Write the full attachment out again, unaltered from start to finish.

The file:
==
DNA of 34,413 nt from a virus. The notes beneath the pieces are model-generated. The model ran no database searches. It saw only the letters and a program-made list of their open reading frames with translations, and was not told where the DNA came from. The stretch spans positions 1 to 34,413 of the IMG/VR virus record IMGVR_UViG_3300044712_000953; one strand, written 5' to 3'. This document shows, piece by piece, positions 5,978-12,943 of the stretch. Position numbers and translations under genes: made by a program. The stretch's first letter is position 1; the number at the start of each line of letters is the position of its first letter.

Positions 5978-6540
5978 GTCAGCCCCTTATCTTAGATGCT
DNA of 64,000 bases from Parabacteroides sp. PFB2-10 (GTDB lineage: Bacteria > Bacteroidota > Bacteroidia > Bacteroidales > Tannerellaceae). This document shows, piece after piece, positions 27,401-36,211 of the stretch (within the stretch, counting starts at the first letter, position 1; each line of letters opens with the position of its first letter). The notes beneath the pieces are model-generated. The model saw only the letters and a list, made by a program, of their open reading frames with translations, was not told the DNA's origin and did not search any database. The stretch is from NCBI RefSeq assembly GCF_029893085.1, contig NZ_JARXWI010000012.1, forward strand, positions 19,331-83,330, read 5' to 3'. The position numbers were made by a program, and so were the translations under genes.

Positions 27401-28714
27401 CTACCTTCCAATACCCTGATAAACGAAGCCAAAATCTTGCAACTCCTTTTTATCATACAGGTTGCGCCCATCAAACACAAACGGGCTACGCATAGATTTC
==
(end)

DNA of 34,413 nt from a virus. The notes beneath the pieces are model-generated. The model ran no database searches. It saw only the letters and a program-made list of their open reading frames with translations, and was not told where the DNA came from. The stretch spans positions 1 to 34,413 of the IMG/VR virus record IMGVR_UViG_3300044712_000953; one strand, written 5' to 3'. This document shows, piece by piece, positions 5,978-12,943 of the stretch. Position numbers and translations under genes: made by a program. The stretch's first letter is position 1; the number at the start of each line of letters is the position of its first letter.

Positions 5978-6540
5978 GTCAGCCCCTTATCTTAGATGCT
DNA of 64,000 bases from Parabacteroides sp. PFB2-10 (GTDB lineage: Bacteria > Bacteroidota > Bacteroidia > Bacteroidales > Tannerellaceae). This document shows, piece after piece, positions 27,401-36,211 of the stretch (within the stretch, counting starts at the first letter, position 1; each line of letters opens with the position of its first letter). The notes beneath the pieces are model-generated. The model saw only the letters and a list, made by a program, of their open reading frames with translations, was not told the DNA's origin and did not search any database. The stretch is from NCBI RefSeq assembly GCF_029893085.1, contig NZ_JARXWI010000012.1, forward strand, positions 19,331-83,330, read 5' to 3'. The position numbers were made by a program, and so were the translations under genes.

Positions 27401-28714
27401 CTACCTTCCAATACCCTGATAAACGAAGCCAAAATCTTGCAACTCCTTTTTATCATACAGGTTGCGCCCATCAAACACAAACGGGCTACGCATAGATTTC